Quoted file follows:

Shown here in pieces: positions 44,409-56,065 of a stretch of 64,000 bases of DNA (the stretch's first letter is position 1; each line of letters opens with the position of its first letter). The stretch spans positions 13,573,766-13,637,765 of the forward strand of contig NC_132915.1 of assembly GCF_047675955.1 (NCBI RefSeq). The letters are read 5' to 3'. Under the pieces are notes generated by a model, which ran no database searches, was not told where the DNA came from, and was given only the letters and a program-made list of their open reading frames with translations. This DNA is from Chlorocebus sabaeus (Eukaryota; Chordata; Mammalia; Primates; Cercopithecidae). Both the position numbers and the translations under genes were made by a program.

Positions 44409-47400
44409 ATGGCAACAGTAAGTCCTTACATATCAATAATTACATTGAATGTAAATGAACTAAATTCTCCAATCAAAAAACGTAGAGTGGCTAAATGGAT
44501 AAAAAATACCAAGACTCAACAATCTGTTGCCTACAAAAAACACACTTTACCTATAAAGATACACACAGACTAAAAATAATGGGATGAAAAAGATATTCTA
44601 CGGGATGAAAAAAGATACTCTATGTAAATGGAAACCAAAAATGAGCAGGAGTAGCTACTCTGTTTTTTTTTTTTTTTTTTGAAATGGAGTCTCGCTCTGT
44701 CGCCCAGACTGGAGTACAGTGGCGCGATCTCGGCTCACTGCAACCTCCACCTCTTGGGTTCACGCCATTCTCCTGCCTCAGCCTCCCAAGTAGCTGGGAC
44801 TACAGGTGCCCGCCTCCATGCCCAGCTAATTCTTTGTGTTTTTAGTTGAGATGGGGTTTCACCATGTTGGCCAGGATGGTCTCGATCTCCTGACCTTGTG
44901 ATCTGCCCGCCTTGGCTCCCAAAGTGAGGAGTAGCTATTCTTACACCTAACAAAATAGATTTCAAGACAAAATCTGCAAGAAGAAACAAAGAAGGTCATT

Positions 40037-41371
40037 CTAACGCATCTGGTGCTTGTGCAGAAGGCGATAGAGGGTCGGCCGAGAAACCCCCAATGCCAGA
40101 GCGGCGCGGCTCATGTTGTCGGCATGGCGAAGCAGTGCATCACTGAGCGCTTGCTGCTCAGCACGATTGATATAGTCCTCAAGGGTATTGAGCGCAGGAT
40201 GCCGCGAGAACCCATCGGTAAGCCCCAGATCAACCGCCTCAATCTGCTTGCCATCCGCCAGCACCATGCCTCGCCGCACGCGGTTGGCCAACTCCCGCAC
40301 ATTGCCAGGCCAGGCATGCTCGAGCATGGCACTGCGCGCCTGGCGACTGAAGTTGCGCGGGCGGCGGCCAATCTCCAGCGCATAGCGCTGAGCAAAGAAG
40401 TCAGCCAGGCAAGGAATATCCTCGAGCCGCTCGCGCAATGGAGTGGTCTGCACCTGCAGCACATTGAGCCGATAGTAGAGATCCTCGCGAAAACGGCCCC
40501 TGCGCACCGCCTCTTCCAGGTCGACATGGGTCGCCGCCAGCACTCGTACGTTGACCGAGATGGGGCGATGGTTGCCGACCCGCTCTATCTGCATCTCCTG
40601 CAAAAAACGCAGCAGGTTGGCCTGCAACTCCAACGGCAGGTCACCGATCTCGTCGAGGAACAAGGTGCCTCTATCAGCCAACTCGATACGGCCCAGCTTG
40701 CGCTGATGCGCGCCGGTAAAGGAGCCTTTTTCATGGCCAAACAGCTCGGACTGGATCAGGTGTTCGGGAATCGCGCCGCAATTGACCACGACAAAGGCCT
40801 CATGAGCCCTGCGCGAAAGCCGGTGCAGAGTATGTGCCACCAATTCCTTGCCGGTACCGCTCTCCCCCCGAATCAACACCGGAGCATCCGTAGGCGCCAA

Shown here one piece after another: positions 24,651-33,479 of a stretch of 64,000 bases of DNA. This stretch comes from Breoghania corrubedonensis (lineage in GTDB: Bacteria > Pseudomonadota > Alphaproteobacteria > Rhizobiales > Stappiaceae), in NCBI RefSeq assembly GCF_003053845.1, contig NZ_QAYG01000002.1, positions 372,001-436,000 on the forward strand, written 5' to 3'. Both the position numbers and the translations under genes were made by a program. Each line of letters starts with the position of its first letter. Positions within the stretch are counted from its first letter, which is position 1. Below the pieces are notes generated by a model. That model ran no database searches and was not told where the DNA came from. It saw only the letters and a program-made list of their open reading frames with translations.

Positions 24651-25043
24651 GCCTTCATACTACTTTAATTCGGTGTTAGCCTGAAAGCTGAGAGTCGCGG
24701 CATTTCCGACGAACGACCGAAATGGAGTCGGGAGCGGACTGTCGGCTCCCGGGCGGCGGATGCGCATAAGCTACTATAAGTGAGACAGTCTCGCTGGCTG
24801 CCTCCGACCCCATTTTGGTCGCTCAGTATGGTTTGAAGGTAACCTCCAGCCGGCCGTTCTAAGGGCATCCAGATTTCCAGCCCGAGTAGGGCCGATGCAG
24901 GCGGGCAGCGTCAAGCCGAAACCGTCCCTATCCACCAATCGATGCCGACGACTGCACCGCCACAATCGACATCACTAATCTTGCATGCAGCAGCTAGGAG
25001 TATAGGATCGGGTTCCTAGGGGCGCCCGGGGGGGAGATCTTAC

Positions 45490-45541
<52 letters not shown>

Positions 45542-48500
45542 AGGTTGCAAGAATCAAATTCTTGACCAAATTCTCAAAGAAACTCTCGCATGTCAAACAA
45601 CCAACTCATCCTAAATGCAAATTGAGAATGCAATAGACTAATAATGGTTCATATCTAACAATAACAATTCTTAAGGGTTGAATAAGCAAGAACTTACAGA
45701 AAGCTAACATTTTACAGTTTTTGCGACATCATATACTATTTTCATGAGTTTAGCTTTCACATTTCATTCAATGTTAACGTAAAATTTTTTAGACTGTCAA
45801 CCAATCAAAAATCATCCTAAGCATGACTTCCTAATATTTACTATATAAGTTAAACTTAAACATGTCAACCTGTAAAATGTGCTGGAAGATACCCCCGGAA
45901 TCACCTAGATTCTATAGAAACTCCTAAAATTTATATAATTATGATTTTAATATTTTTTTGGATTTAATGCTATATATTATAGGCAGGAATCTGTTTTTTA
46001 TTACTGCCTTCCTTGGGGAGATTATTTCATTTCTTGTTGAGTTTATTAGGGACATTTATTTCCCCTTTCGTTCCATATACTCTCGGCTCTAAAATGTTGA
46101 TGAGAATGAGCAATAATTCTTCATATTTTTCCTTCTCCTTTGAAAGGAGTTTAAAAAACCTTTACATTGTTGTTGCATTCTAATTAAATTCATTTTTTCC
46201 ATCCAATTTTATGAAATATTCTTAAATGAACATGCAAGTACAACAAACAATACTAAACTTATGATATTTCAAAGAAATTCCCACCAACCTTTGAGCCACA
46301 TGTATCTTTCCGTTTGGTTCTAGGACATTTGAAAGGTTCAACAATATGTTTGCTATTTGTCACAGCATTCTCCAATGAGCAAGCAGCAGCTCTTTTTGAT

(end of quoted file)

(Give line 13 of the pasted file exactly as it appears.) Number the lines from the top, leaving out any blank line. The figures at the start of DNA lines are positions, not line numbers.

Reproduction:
40301 ATTGCCAGGCCAGGCATGCTCGAGCATGGCACTGCGCGCCTGGCGACTGAAGTTGCGCGGGCGGCGGCCAATCTCCAGCGCATAGCGCTGAGCAAAGAAG